VG, IB, EAB, TLM, LK, GK, ZT, LG, AED and JD carried out the study. VG analysed the data and finalised the draft manuscript. KD, RG and RM contributed to the study design and data analysis. All authors read and approved the final manuscript.
Writing support was provided by C. Dunstall (freelance), funded by Dr. Falk Pharma GmbH.
A.1 The BUC-57 investigators
Czech Republic: M. Lukas, M. Bortlik, N. Machkova (Prague); M. Konecny (Olomouc); J. Kykal, J. Polacek, A. Stedra (Říčany); J. Martinek, V. Nosek, M. Rehor (Jablonec nad Nisou); L. Gabalec (Ústí nad Orlicí); E. Tomsová, J. Marcek (Mladá Boleslav); O. Urban, M. Kliment (Ostrava-Vítkovice); T. Vanásek, B. Fixa, M. Volfova (Hradec Králové).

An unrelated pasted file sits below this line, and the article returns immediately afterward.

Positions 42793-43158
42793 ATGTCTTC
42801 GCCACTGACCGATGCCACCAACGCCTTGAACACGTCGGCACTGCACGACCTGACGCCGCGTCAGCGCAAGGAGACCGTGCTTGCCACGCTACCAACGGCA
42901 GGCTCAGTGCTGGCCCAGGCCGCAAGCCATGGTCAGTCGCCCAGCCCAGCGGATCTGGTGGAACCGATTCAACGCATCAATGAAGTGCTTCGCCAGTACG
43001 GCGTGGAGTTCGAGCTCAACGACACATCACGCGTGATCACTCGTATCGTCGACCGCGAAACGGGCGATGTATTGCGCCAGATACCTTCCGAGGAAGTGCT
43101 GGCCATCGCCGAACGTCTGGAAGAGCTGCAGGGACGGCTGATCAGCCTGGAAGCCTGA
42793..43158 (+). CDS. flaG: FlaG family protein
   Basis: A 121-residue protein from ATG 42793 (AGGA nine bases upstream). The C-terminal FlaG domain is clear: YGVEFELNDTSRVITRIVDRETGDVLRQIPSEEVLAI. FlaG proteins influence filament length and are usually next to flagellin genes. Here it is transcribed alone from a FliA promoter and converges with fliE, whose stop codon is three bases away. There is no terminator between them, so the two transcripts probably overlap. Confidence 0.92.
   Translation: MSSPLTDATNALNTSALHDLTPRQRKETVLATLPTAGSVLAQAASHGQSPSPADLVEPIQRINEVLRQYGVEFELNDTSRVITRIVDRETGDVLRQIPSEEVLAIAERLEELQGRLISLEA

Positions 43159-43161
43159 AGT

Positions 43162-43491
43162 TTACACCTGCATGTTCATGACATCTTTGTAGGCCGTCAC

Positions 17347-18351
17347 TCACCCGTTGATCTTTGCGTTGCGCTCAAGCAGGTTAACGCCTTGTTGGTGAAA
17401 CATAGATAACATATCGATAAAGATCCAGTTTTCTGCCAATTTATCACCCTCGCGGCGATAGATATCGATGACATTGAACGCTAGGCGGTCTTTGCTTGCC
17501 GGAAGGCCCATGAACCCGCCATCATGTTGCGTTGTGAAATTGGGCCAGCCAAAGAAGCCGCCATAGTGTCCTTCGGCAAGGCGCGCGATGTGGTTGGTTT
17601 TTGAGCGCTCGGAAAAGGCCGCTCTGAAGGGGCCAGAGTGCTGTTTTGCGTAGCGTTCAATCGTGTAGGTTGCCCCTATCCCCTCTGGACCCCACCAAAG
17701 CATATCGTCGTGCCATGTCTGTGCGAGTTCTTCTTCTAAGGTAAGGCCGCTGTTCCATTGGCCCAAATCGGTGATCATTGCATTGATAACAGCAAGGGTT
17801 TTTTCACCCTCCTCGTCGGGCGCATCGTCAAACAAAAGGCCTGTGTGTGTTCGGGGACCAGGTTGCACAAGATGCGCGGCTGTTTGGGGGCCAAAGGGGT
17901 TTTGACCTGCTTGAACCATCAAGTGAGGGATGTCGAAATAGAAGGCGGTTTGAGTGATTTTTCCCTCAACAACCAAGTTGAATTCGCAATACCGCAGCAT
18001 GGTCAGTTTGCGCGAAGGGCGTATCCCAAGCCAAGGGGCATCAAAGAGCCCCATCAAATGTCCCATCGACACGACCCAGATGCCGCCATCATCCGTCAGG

Germany: T. Eisenbach (Leverkusen); A. Kocjan (Lüdenscheid); H. Löhr (Wiesbaden); A. Madisch, S. Miehlke, A. Morgner-Miehlke (Dresden); M. Müser (Lüdenscheid); T. Zeisler (Halle); H.-J. Kramm (Berlin).
Hungary: I. Rácz, A. Szabó, M. Csöndes, H. Saleh, T. Karasz (Györ); I. Altorjay, K. Palatka (Debrecen); Z. Döbrönte, G. Denkler, L. Lakner (Szombathely); G. Mester, M. Balogh (Pápa); Z. Tulassay, L. Herszenyi, M. Juhasz, P. Miheller (Budapest).
Latvia: J. Derova, A. Derovs (Riga); J. Pokrotnieks, A. Pukitis (Riga).
Lithuania: G. Acute, A. Cepulis, V. Vainoriute, V. Metrikis (Siauliai); A. Buineviciute, G. Radziunas (Vilnius); G. Kiudelis, K. Adamonis (Kaunas); L. Kupcinskas, L. Jonaitis (Kaunas); G. Simulionis, V. Kuolas, S. Petrauskas (Klaipeda); R. Vanagaitiene, A. Navikiene, A. Jablonskis (Vilnius).